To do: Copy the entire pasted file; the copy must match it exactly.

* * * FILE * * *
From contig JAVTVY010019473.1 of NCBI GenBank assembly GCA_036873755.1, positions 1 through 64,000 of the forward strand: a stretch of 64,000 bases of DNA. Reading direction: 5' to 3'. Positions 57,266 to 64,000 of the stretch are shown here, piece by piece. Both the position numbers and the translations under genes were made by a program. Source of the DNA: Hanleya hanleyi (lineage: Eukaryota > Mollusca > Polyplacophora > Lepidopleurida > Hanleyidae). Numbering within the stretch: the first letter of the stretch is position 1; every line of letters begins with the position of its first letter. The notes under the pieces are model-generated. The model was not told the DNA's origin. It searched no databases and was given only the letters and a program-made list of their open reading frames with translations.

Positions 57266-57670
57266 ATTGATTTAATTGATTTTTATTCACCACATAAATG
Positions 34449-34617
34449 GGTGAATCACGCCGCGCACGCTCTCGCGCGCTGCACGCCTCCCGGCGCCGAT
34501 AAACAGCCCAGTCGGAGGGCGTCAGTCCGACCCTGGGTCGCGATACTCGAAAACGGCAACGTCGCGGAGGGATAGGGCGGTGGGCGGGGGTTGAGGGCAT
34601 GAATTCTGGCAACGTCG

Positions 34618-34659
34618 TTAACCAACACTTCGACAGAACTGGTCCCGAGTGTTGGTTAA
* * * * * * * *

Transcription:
From contig JAVTVY010019473.1 of NCBI GenBank assembly GCA_036873755.1, positions 1 through 64,000 of the forward strand: a stretch of 64,000 bases of DNA. Reading direction: 5' to 3'. Positions 57,266 to 64,000 of the stretch are shown here, piece by piece. Both the position numbers and the translations under genes were made by a program. Source of the DNA: Hanleya hanleyi (lineage: Eukaryota > Mollusca > Polyplacophora > Lepidopleurida > Hanleyidae). Numbering within the stretch: the first letter of the stretch is position 1; every line of letters begins with the position of its first letter. The notes under the pieces are model-generated. The model was not told the DNA's origin. It searched no databases and was given only the letters and a program-made list of their open reading frames with translations.

Positions 57266-57670
57266 ATTGATTTAATTGATTTTTATTCACCACATAAATG
Positions 34449-34617
34449 GGTGAATCACGCCGCGCACGCTCTCGCGCGCTGCACGCCTCCCGGCGCCGAT
34501 AAACAGCCCAGTCGGAGGGCGTCAGTCCGACCCTGGGTCGCGATACTCGAAAACGGCAACGTCGCGGAGGGATAGGGCGGTGGGCGGGGGTTGAGGGCAT
34601 GAATTCTGGCAACGTCG

Positions 34618-34659
34618 TTAACCAACACTTCGACAGAACTGGTCCCGAGTGTTGGTTAA